Editor’s note: In this feature, running every other week, Seattle Times movie critic Moira Macdonald shares her love of certain movies and what makes them great — in the hope of inspiring some of your at-home entertainment choices.
Funny how a movie star — a real one, the kind with a face you can get lost in — can take over a film. I thought it might be fun to revisit, for this column, Tim Burton’s “Batman Returns,” that agreeable 1992 mashup of gothic darkness and comic-book goofiness. And then I rewatched it, and all things became clear: I was going to write, instead, about Michelle Pfeiffer.
Not that I don’t recommend “Batman Returns”; it’s good, stylish fun, punctuated by Danny DeVito’s Penguin squawks and wrapped in Danny Elfman’s deliciously slithery score. But Pfeiffer, as Selina Kyle/Catwoman, doesn’t just steal the movie — she owns it, moves into it, redecorates it and presides over an Architectural Digest photo shoot. It’s one of those performances that sears itself into your memory. Pfeiffer was, at the time, already a two-time Oscar nominee (for “The Fabulous Baker Boys” and “Dangerous Liaisons”), but we’d never seen her in anything like this before.
One of the great comic-book villains, Catwoman first turns up in the film as meek secretary Selina, nervously pouring coffee and trying not to go cross-eyed staring around the blond curl on her forehead. There’s rage in this woman, but it’s deeply hidden; it sneaks up on us, as early on the performance is quite comedic (watch how Selina, startled in the street, goes into a hilariously skittery little panic, like a cat). And then, still in the film’s early scenes, something terrible happens: Selina’s smoothly evil boss (a silver-fox Christopher Walken), worried about what she knows, shoves her from a high window. There she lies, a twisted, broken angel in the snow — until a herd of cats awaken her to her nightmare.
I’ll confess that from then on I watched “Batman Returns” just waiting for Pfeiffer to saunter in, wearing Selina’s retro-glam outfits (that sequined party dress, in which she dances with Michael Keaton’s Bruce Wayne, is a stunner) or Catwoman’s black-rubber suit. It’s a dual role, or more precisely a triple one: Selina pre-fall, Selina/Catwoman and Catwoman, with each identity fitting inside the others. The scene in which she arrives home after the fall — slurping milk from the carton, spraying graffiti on her pink walls, sewing the Catwoman costume with madness glinting in her eyes — shows a new personality emerging, taking over Selina, and Elfman’s music underscores that there’s tragedy here.
For the rest of the movie, Pfeiffer lets us see Catwoman bubbling up in Selina, sometimes taking over her entirely; her voice drops down an oaky octave, and her movements become slinkier. Likewise, Selina bubbles up in Catwoman, in the physicality of the performance; she’s both graceful and slightly awkward, not quite knowing how to stand. “Meow,” she says at one point, both verbal sneer and not knowing what else to say, at once raging warrior and lost soul.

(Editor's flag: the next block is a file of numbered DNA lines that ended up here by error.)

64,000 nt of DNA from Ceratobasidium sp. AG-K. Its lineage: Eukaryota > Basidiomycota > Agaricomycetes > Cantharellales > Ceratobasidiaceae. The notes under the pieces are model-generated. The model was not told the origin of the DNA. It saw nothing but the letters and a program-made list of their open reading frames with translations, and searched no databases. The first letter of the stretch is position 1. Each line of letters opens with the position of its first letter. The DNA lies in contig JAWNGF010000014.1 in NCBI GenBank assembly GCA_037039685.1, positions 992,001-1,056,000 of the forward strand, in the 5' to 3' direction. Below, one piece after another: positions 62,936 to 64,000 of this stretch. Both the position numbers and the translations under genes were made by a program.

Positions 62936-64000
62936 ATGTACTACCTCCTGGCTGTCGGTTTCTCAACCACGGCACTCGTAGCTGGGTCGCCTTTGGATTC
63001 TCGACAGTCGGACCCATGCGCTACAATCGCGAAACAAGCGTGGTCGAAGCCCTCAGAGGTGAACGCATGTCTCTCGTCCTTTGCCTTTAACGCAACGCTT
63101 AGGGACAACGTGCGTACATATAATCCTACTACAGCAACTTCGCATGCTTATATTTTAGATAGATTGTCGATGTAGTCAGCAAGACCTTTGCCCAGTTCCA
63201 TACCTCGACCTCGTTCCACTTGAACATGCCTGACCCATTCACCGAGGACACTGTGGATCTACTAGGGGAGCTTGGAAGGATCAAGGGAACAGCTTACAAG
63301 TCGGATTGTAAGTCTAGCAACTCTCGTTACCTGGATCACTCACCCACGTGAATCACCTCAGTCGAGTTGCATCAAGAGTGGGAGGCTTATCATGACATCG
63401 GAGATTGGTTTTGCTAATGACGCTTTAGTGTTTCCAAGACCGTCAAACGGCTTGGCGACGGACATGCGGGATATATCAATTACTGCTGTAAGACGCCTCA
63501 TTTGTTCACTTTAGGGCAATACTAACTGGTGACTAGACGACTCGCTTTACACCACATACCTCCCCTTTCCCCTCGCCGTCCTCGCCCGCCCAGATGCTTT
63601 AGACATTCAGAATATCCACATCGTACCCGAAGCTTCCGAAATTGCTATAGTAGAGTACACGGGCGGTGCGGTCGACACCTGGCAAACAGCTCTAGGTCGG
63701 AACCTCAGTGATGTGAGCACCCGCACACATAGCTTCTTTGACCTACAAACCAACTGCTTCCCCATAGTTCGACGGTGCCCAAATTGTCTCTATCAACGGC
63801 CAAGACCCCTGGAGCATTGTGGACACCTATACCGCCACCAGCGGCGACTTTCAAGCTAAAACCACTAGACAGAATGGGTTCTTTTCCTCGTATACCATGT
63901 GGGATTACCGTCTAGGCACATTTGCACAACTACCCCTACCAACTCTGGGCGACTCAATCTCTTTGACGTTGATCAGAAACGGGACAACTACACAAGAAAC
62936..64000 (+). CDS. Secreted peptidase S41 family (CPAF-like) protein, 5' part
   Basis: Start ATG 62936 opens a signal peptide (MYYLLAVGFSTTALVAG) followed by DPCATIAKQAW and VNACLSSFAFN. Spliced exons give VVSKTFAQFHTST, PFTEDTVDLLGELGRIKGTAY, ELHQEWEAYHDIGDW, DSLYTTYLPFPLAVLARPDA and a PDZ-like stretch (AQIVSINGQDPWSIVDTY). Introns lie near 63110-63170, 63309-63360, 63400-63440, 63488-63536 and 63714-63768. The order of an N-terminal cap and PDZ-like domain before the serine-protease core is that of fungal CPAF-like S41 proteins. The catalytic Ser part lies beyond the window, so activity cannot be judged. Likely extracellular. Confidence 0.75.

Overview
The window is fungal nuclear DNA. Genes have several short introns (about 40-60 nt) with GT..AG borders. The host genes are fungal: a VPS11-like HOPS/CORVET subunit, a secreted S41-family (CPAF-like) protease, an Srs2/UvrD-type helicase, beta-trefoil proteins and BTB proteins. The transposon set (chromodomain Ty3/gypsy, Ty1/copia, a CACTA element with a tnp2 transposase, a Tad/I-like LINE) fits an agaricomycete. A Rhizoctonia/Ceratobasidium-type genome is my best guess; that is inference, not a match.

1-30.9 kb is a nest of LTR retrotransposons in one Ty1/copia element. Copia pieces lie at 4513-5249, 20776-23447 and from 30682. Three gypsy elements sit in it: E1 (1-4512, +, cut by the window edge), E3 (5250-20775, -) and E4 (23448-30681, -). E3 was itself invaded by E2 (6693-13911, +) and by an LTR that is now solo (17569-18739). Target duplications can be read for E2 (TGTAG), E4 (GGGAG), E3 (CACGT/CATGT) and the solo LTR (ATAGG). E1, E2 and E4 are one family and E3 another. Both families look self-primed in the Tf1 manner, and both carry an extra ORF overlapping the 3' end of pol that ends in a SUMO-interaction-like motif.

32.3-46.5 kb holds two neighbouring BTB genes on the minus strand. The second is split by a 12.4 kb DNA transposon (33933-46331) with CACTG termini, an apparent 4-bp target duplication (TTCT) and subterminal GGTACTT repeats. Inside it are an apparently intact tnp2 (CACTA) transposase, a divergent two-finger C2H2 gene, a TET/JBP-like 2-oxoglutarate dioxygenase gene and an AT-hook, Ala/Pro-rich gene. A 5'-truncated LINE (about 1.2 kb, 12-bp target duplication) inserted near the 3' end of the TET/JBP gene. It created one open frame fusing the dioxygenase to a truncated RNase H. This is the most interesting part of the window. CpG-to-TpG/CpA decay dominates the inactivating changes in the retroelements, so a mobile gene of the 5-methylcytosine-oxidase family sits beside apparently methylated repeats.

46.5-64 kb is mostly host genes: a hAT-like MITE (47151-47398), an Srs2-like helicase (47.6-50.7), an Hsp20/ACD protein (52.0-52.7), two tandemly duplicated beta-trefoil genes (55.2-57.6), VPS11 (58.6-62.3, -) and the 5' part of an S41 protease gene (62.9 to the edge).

And she takes her place in a long list of fascinating women portrayed by Pfeiffer. Just a few: Her sad, exquisite Countess Olenska in “The Age of Innocence,” speaking in elegant little rivers of words (she gave this character a unique, wandering speech rhythm, appropriate for someone who spent much of her life far from home), drowning in love lost. Her tough-cookie Suzie Diamond in “The Fabulous Baker Boys,” whose seen-it-all veneer only cracks when she sings, bringing freshness and vulnerability to standard lounge-act tunes. Her angelic Madame de Tourvel in “Dangerous Liaisons,” a deeply moral woman devastated by the consequences of unexpected passion; note how Pfeiffer seems to age before our eyes in this performance. Her troubled wife Claire Spencer in “What Lies Beneath,” and how she spends an entire scene paralyzed in a bathtub, acting only through those wide-open, terrified eyes. And, most recently, her forgotten woman in “Where is Kyra?,” a pinched, weary character desperately looking for work in a city that has little use for someone like her: not young, not wealthy.
In all of these, Pfeiffer takes her innate glamour — Pauline Kael once described her in The New Yorker as “paradisically beautiful” — and makes it part of the character; steeped within her like Ellen Olenska, or worn with disdain by Suzie. She has a face the camera adores, with headlamp eyes and cheekbones like softly cut diamonds, and she has that movie-star ability to make time stand still; some of her movie’s greatest moments are when she’s just quietly watching.
Pfeiffer never played Catwoman again after “Batman Returns” (though Halle Berry and Anne Hathaway did, to lesser effect), and her career has had some long stretches with little work; Hollywood, still, doesn’t know quite what to do with a grown-up woman. (Pfeiffer turns 63 this spring.) Recent years have seen a bit of a Pfeiffer renaissance, and she’ll soon be seen as not-quite-merry widow Frances Price in the comedy “French Exit” and as Betty Ford in the television series “The First Lady.”
But revisiting Catwoman reminded me of her magic. Funny thing: There’s a tiny final scene in “Batman Returns” in which we see Catwoman gazing at the Bat-signal; a scene belatedly added to the movie to promise fans that she would return. It’s not Pfeiffer — a body double shot the scene — and you can tell; something’s missing in the posture, something you can’t describe but that you know isn’t there. And that, I think, is the very definition of a movie star.